By Brandon BieltzOctober 13, 2011
FORT GEORGE G. MEADE, Md. - This year, Fort Meade coordinators plan to add $400,000 through the Chesapeake Bay Area Combined Federal Campaign before the Dec. 15 deadline. The program officially began Oct. 1, marking the CFC's three-month campaign of solicitation.
Local coordinators hope to raise an additional $50,000 in donations after the installation successfully reached last year's goal of $350,000. The CBACFC has increased its goal by $100,000, with its sights on raising $6.7 million.
Over the past five years, the CBACFC, which coordinates campaigns in the Chesapeake Bay Area, has raised more than $6 million annually.
"We have unbelievably generous folks in this community," said Linda Seagle, chair of the Local Federal Coordinating Committee at Chesapeake Bay Area Combined Federal Campaign.
The CFC is the largest workplace-giving campaign in the world, raising more than $250 million campaign-wide every year since 2002. The campaign raises money through one-time donations and payroll deductions from service members and federal civilian employees.
"It's absolutely a choice -- this is available to folks to be able to support the local, national and international community if they choose to do so," Seagle said.
Individuals can donate to a wide variety of charities ranging from the local Baltimore Animal Rescue and Care Shelter to international organizations such as Aid for Africa and Friends Without a Border.
Of the 4,000 charitable organizations in this year's CFC Giving Guide, 1,500 are local charities and 2,500 are national and international charities. Donors can contribute to as many charities as they like.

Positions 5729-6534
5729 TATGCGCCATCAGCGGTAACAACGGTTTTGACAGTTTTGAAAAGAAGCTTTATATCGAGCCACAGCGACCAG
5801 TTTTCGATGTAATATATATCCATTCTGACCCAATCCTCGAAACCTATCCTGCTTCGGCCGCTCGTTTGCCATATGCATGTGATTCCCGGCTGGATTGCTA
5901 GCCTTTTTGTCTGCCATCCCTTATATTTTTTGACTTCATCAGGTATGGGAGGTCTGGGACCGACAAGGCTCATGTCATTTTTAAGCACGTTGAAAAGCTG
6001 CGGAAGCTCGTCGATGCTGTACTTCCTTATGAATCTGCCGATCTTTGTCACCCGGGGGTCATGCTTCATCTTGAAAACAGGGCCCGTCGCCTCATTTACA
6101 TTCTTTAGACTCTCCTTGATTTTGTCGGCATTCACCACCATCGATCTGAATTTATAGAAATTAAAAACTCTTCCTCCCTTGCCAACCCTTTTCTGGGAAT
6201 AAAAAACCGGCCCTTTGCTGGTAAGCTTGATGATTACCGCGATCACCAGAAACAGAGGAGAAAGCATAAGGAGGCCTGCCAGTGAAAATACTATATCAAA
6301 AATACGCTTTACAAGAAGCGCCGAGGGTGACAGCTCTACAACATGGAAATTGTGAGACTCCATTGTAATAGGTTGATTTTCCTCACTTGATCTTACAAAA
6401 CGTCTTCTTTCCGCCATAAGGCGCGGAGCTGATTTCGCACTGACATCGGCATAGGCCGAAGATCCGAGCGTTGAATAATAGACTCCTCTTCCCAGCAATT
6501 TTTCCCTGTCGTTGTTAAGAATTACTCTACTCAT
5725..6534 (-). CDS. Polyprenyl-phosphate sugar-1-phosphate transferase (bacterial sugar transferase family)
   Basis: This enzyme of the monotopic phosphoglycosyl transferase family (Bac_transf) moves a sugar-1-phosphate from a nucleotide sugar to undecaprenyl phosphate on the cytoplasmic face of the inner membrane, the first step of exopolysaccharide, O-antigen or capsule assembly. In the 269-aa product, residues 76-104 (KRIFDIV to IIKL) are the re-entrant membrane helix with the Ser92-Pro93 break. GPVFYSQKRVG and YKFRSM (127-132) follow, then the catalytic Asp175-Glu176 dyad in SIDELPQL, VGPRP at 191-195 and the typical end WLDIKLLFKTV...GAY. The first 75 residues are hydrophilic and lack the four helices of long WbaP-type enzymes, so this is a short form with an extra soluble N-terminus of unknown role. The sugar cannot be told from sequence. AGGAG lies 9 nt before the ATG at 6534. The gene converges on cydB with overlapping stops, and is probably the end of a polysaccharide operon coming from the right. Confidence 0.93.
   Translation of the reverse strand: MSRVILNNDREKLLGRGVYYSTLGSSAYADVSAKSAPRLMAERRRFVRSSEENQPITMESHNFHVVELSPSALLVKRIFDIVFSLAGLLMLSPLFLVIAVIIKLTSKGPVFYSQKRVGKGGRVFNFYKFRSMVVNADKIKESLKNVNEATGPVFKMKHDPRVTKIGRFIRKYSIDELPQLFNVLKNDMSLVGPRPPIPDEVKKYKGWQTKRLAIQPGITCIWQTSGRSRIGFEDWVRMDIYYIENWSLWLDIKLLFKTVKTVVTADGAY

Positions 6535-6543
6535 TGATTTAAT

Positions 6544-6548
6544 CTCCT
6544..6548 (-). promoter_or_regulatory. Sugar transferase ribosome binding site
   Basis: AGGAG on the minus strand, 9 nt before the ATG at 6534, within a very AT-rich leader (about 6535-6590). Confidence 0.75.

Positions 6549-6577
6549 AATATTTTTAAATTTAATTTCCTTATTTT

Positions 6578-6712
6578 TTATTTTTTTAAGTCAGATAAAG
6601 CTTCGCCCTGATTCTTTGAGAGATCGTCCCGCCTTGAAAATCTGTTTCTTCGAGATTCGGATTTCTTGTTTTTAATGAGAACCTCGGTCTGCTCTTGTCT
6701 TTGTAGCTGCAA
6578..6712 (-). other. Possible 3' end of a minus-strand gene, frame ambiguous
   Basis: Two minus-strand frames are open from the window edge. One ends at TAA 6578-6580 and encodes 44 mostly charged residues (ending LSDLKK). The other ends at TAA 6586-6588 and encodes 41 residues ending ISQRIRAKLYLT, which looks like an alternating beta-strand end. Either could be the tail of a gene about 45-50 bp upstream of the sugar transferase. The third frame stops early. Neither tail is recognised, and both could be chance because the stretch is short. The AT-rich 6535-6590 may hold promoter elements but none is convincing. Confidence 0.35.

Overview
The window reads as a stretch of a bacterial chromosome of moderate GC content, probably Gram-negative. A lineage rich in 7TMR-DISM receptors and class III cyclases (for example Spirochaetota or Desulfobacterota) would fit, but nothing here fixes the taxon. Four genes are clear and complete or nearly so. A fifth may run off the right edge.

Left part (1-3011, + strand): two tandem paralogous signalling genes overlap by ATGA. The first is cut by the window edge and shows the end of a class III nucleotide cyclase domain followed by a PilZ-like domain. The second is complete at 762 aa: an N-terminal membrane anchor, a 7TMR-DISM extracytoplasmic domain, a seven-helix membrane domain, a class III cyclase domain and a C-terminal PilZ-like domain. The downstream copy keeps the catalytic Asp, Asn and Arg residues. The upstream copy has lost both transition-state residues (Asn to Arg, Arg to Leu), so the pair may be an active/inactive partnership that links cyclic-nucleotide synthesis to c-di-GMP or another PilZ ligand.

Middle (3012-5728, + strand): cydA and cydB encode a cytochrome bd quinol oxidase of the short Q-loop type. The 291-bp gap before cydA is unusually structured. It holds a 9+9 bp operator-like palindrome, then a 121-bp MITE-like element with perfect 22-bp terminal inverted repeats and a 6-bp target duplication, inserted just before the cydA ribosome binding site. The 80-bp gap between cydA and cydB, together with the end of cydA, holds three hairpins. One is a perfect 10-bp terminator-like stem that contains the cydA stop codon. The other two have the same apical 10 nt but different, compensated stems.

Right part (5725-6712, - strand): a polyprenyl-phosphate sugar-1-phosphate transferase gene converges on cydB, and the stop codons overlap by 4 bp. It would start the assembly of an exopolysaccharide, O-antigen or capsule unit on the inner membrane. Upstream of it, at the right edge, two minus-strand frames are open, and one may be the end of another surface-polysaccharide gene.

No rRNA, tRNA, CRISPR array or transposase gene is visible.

"There's no limit to how many charities you can designate," Seagle said. "Wherever they want their money to go, that's where it's going to go. That's the whole crux of the CFC."
Donations can also be made to the CFC without an exact charity designation. The campaign will then take those donations and distribute them to charities.
Many charities depend on CFC donations to keep their doors open, Seagle said. The CFC pays the organizations quarterly after collecting donations through payroll deductions.
"Without support to those charities, those folks aren't there," she said. "It's really an investment in the community."
Donations may be made through a paper pledge form or the CBACFC website. One-time donations made with cash or check must be made with a paper pledge form. Individuals can set up payroll deductions through both the Internet and pledge forms.
The Internet donation system is the easier way to contribute to the CFC, Seagle said. Online, individuals can search for charities by keywords, as opposed to digging through a 160-page giving guide.
In honor of the campaign's 50th anniversary, those who donate more than $750 throughout the year will receive a membership to the Kennedy Society for Leadership Giving. Individuals who donate more than $50 will receive a $25 gift certificate to Restaurant.com.
In addition to raising money through individual donations, the CFC will raise awareness and funds by sponsoring community events, such as a pumpkin carving contest this month.
Last year, Fort Meade won the Spirit of the Community Award for creativity in raising community awareness of the campaign.
Sgt. 1st Class Bryant Maude, the CFC coordinator, said the events are an effective way to promote the campaign and they encourage people to get involved.
"If people get excited about what they believe in, and show it by having fun, others will gravitate to that group of people and take a listen to what they are saying," he said. "There are a lot of negatives in the world so when something positive comes along, it's refreshing to see and people will be a part of that."